Jonathan Scanlon, Senior Advocacy Advisor for Oxfam America, was the featured speaker at Global Washington’s August Executive Director Roundtable. As befits his title, advocacy – ways to partner, calls for help and how to bring attention to the situations that need it in this world – was the theme.
Oxfam, the worldwide development organization, was founded in 1942 in Britain. Short for the Oxford Committee for Famine Relief, the small organization campaigned for food supplies to be sent through an Allied naval blockade to starving women and children in enemy-occupied Greece during the Second World War. The Allied High Command eventually agreed – under the condition that Oxfam help organize the effort in order to best administer the food aid. Thereafter, the advocacy group continued its work and grew into an effective and expansive relief organization.
One lesson to be drawn from this early experience was that by working with governments, ordinary citizens can have more impact than they can by going at it alone. Creating change in governments and legislation is far more attainable than one might imagine.
The ability to make a change in American legislative policy is founded on the idea that “America cares”- an idea that Scanlon mentioned more than once. People have a general desire to do good in the world. In a democratic nation with an abundance of resources, acting on those beliefs is certainly feasible.
Scanlon outlined an eclectic strategy for doing just that. It involves using a large variety of available resources that can help to make one’s voice more effective. One such tool is Smart Chart 3.0 by Spitfire Strategies. This online interactive service helps non-profits to be more effective in campaign communications by closely examining their audiences and what motivates them. For example, Scanlon said a Texas anti-littering campaign was having difficulty making an impact on public opinion. But when a revised strategy invoked local pride with the “Don’t Mess with Texas” motto on posters, immediate improvements were seen.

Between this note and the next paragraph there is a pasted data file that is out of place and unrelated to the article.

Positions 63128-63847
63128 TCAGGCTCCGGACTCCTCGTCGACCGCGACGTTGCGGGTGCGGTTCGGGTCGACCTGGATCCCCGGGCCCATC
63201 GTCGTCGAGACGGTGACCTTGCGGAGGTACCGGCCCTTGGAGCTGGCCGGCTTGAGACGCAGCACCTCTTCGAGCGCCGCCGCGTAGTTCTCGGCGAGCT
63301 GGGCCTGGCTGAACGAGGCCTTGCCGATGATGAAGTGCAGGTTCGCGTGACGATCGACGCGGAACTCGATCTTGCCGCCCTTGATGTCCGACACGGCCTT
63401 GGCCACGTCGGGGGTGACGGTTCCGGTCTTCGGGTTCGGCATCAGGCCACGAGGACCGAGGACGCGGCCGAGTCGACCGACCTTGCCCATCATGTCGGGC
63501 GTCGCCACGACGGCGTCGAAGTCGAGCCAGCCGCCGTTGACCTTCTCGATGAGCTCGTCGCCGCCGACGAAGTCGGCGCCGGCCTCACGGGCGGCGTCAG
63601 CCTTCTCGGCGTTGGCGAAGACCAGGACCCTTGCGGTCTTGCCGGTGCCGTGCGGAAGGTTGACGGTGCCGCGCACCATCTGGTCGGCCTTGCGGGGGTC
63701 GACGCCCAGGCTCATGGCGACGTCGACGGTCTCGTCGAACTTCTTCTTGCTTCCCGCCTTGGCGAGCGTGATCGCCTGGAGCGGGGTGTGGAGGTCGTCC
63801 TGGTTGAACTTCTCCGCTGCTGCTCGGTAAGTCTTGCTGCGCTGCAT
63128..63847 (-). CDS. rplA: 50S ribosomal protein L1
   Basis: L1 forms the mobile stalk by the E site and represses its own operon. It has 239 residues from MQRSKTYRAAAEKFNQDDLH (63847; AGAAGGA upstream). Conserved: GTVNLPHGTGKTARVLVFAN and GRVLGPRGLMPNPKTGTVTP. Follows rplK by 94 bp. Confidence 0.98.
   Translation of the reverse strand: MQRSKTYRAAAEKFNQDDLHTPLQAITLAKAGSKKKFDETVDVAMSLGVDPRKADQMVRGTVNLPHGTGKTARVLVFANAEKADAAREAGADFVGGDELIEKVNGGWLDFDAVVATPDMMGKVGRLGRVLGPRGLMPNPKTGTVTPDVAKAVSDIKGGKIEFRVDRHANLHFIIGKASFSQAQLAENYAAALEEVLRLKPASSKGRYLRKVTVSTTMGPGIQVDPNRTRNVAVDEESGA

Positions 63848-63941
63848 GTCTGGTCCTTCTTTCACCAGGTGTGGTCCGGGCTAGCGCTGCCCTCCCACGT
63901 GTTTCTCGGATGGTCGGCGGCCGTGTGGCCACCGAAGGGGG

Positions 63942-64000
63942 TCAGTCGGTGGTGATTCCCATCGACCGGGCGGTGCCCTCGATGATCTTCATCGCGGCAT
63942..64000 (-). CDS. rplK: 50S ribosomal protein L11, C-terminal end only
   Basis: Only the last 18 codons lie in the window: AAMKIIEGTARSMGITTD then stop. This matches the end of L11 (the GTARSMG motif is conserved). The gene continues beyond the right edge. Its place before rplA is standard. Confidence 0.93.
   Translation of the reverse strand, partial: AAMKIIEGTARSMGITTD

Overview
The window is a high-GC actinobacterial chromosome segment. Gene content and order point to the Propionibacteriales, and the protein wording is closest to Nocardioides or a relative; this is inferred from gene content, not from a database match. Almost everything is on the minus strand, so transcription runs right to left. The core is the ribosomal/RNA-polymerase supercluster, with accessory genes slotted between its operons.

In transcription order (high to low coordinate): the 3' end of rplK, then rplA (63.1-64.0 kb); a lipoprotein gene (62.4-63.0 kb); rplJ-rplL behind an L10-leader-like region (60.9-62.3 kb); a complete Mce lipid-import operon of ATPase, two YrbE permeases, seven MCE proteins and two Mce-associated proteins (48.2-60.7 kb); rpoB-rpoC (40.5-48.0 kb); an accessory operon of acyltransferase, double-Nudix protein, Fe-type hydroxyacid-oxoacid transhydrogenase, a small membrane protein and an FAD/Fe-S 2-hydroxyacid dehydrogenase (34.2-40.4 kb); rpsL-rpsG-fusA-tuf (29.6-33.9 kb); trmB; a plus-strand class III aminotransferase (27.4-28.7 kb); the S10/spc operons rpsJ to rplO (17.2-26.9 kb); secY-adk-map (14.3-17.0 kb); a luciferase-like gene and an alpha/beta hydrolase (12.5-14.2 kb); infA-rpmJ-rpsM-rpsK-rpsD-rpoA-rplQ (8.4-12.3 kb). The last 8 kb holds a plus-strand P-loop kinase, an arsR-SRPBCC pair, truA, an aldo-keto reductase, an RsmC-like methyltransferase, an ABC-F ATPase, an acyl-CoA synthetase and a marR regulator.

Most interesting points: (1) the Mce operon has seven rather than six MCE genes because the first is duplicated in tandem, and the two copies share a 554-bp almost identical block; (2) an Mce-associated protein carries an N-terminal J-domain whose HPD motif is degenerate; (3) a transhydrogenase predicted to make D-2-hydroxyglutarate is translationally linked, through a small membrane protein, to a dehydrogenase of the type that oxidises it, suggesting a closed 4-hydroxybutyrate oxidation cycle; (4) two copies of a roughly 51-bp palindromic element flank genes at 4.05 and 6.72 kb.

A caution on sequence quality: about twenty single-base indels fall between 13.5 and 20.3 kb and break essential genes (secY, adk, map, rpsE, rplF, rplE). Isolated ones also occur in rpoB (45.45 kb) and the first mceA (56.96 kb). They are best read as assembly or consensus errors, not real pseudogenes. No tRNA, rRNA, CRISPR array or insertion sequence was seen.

Digital tools aside, networking with people and creating lasting relationships are by far the most effective. Scanlon emphasized the importance of in-person visits and how the power that a face-to-face conversation with a constituent can have on an elected official.
“Personalized letters can be really impactful, and even emails can be because they show that someone took the time to write it,” he said. “However, even people who are globally aware, engaged citizens don’t always take the time and effort to meet legislators in person. Oftentimes you’ll walk into a congressional office and there’s no one in the lobby waiting to meet with the elected official – more so here than in Washington, D.C. – but at a state level just taking the time to go in can make an impact.”
Establishing a relationship with an audience, be it a voting population or an elected official, can help ensure that change can occur. Scanlon said that the American citizen’s voice has a power that we may not realize exists and may not be using to its fullest extent. Furthermore, our voice is a resource. Elected officials don’t have the time to be intricately educated on every issue, but with educated advocacy, policy decisions can be influenced.
Scanlon provided roundtable attendees with a number of advocacy resources and links. You can view them here.